But the location of those telescopes does not mean they are manned by scientists from those countries. Astronomers in Africa have a bit of a lonely profession, because they are few. In the USA, 2577 astronomers are member of IAU; in Angola, on a population of 13 million, there is only one: Jaime Vilinga. “I’m special. I am the only astronomer in my country.” Interest for astronomy is rather high since the solar eclipses which were visible there in 2001 and 2002. Both attracted a lot of tourists and scientists. “We travelled to the country side and explained to people how they should observe the eclipse without damaging their eyes. We told them this is natural, not something evil.” Vilinga got a scholarship to study in Paris. When he got his Ph.D. in 2006, UNESCO officials and the Angolan ambassador came to the ceremony.
Now Vilinga is 47 and back, working at the univserity in Luanda. “People know me in Angola. If they want to know something about space, television and radio stations quickly start looking for me.” The Angolans dream of their own big telescope. “The government wants to build an observatory in the south, fifty kilometer from Lubango. But we don’t have the specialists to make that work. I try to convince them that it is better to build an Angolan national observatory here in the capital. That would make astronomy visible. My personal dream is an entertainment park, where young people can play and learn at the same time. With a telescope, a planetarium and IMAX-films. They can learn there and maybe they will think ‘I want to be a physicist or a chemist’.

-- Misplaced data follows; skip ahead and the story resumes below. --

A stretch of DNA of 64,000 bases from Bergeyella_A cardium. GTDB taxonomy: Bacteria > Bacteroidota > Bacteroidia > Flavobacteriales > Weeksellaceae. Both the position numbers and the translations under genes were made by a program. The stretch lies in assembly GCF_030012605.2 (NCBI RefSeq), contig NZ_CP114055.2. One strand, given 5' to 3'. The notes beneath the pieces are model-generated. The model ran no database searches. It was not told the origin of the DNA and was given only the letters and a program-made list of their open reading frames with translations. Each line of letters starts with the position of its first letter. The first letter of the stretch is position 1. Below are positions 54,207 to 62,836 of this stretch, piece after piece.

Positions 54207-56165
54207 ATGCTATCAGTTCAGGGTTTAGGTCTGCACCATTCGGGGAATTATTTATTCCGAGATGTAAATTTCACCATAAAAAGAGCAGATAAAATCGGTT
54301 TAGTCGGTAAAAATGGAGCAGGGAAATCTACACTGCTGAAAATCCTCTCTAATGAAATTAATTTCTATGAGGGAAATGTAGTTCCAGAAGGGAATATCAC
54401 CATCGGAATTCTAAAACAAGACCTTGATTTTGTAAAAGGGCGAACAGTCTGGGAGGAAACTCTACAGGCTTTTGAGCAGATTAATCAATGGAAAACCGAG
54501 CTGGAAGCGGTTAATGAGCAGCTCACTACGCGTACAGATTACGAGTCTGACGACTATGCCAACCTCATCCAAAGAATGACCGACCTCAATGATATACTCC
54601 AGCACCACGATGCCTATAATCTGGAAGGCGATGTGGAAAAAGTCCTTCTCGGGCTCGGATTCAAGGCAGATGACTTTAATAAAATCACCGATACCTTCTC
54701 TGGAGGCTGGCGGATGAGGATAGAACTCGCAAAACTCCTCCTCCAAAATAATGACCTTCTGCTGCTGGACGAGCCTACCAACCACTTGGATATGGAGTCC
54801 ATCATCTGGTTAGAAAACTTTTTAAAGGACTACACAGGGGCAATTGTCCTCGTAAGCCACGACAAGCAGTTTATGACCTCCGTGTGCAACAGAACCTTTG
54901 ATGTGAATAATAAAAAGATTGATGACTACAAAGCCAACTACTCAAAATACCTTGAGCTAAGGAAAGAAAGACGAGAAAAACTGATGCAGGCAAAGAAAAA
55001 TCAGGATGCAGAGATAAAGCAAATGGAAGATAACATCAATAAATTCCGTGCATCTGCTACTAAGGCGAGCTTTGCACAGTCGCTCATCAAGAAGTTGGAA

But he’s not sure if those dreams will come true: “I am doing my best, but it’s hard to do something. We are coming out of a long civil war and there are still ethnic problems. People are dying from polluted water and malaria. When I talk about astronomy, people say: ‘He is crazy. How can he talk about stars and the moon, when people are dying of a lack of food?’.
Kevin Govender works for the South African Astronomical Observatory, the organisation which operates the SALT telescope. It’s a beautiful site: “There is lots of open space in Africa, abundant acres of unpolluted light. Even the major ESA observatories in Chili are near towns, but here in Sutherland there is nothing, only darkness. On moonless nights you can walk by the light of the stars. It is a perfect sky. When the atmosphere is stable, with not much wind or moisture, stars don’t even twinkle. You see very sharp images, even with the naked eye.